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Photographic Memory

The Brooks Museum and Rhodes College lead Memphis World project.



Museum curators receive plenty of calls from people willing to sell art. Most don't result in deals, but a parcel of old photographs that came to the attention of the Memphis Brooks Museum of Art last year broke the trend.

"We told the owner to bring them in, and it turned out to be this group of photographs from the Memphis World," says Marina Pacini, chief curator of the Brooks. "We decided we had to have them."

The World — a member of the Scott Syndicate of African-American newspapers — published downtown from 1931 to 1973.

The Brooks bought 222 World photographs and plans to host an exhibit of the pictures and the stories behind them. First, however, they have some work to do.

The photographs were sold piecemeal at an estate sale without any identifying information. Pacini and David McCarthy, professor of art history at Rhodes College, seized the problem as an opportunity to create a community project combining the images with their sometimes obscure historical circumstances.

"These connect us with a moment in Memphis history that we all need to know about," says McCarthy, whose students have joined the excavation for information about the photographs. "We're hoping we can find people in the photographs and do oral histories with them."

Most of the pictures in the Brooks collection depict events between 1949 and 1964, such as the 1953 Dairy Council Luncheon and the 1951 opening of the W.C. Handy Theatre — everyday activities excluded from the typical narrative of Memphis history.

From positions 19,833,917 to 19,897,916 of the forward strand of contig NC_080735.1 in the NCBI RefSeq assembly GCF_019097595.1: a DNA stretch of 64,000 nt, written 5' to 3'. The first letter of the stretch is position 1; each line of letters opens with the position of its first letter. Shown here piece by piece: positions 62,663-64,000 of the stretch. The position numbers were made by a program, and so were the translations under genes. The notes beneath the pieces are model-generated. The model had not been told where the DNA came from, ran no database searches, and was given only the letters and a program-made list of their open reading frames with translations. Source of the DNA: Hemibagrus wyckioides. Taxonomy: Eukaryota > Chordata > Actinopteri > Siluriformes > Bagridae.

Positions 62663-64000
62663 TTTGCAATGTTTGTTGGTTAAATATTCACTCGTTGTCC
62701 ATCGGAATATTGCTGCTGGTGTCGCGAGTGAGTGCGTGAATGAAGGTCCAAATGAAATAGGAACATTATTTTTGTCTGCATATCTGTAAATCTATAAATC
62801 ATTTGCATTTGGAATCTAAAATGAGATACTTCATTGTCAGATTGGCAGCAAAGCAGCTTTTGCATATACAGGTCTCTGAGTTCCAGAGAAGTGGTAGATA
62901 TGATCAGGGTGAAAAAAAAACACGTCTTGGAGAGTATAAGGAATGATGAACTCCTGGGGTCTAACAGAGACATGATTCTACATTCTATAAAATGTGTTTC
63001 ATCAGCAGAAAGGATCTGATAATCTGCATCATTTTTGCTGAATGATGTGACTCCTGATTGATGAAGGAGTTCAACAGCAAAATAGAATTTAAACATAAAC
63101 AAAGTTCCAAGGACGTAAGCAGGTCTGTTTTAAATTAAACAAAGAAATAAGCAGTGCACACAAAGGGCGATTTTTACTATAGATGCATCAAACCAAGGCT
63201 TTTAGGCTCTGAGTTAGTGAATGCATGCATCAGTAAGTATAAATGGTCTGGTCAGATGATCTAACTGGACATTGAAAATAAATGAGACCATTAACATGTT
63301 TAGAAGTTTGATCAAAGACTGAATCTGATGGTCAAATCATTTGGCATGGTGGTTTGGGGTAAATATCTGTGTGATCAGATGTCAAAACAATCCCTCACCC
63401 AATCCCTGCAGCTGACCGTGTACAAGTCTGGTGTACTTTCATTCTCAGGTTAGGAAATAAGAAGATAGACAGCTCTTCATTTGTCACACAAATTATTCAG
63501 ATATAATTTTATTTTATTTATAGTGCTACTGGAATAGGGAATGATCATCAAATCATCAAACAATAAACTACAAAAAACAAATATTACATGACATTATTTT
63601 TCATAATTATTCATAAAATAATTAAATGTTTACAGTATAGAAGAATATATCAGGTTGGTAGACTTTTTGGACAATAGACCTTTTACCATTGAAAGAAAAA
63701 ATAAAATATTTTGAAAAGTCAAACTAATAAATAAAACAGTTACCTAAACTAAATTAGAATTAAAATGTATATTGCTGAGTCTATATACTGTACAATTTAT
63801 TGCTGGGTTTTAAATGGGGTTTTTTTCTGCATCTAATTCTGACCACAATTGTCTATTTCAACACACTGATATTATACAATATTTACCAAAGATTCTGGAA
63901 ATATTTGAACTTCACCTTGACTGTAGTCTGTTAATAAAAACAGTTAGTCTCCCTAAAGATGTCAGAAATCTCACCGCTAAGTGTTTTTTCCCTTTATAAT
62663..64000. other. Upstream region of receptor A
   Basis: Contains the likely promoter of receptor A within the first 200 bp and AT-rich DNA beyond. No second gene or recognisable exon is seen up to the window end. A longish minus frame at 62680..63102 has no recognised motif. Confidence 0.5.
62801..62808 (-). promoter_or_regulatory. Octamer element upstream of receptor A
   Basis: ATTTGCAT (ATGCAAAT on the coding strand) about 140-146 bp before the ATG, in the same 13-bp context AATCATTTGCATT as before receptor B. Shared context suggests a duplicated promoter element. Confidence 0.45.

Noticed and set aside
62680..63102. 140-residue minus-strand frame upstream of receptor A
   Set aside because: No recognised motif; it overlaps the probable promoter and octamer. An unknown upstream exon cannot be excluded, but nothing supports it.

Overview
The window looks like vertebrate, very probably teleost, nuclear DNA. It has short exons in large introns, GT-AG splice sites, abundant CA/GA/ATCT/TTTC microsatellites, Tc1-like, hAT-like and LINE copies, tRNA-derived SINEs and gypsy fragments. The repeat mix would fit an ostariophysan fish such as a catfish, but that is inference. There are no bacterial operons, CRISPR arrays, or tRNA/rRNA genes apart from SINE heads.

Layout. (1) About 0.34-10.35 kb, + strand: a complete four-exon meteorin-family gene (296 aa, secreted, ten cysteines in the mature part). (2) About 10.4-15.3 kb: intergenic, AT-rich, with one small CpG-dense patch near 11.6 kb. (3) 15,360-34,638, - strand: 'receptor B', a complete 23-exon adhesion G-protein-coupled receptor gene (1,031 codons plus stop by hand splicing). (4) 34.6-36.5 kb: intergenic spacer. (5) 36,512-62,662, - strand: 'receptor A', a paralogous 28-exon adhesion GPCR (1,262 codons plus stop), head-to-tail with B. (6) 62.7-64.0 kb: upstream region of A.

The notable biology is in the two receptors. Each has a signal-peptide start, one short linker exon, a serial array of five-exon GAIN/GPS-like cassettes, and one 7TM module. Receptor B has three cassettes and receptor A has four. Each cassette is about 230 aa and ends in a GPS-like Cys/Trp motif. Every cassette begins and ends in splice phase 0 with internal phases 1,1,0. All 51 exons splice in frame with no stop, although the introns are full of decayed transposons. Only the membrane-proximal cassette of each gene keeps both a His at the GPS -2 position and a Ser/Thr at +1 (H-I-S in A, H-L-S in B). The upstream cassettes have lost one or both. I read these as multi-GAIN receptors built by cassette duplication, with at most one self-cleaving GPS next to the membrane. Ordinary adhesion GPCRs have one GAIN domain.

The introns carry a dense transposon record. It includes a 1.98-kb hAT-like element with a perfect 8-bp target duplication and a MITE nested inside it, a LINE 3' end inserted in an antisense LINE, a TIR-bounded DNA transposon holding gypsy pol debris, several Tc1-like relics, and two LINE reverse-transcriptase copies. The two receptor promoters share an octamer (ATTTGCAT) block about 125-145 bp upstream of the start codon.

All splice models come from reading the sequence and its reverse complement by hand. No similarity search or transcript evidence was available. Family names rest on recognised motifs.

McCarthy will lead a seminar this fall with students researching and writing entries on each of the images.

"The photographs go against what you think of as typical for Memphis in that time period," says Amber James, a Rhodes student who has researched the photograph (shown above) of a Universal Life Insurance transaction as part of a larger project on black-owned businesses in Memphis.

McCarthy, Pacini, and students read through microfilm copies of the World at the Central Library. They have found about 160 of the photos in the Brooks collection in the paper and noted the photo captions and photographer credits as they originally ran.

Pacini and McCarthy also assembled an advisory committee to help identify the photographs and set up a computer kiosk in the Brooks' lobby that displays each photograph in the collection. People are encouraged to view the kiosk and help identify subjects of the pictures. "We're trying to find anyone and everyone who can help us with this," McCarthy says.

They would likewise welcome the appearance of other World photographs. The estate sale where the Brooks collection was acquired sold other lots of World pictures separately. "We don't know what happened to the rest," McCarthy says.

The exhibit will be on display at the Brooks in the fall of 2008.

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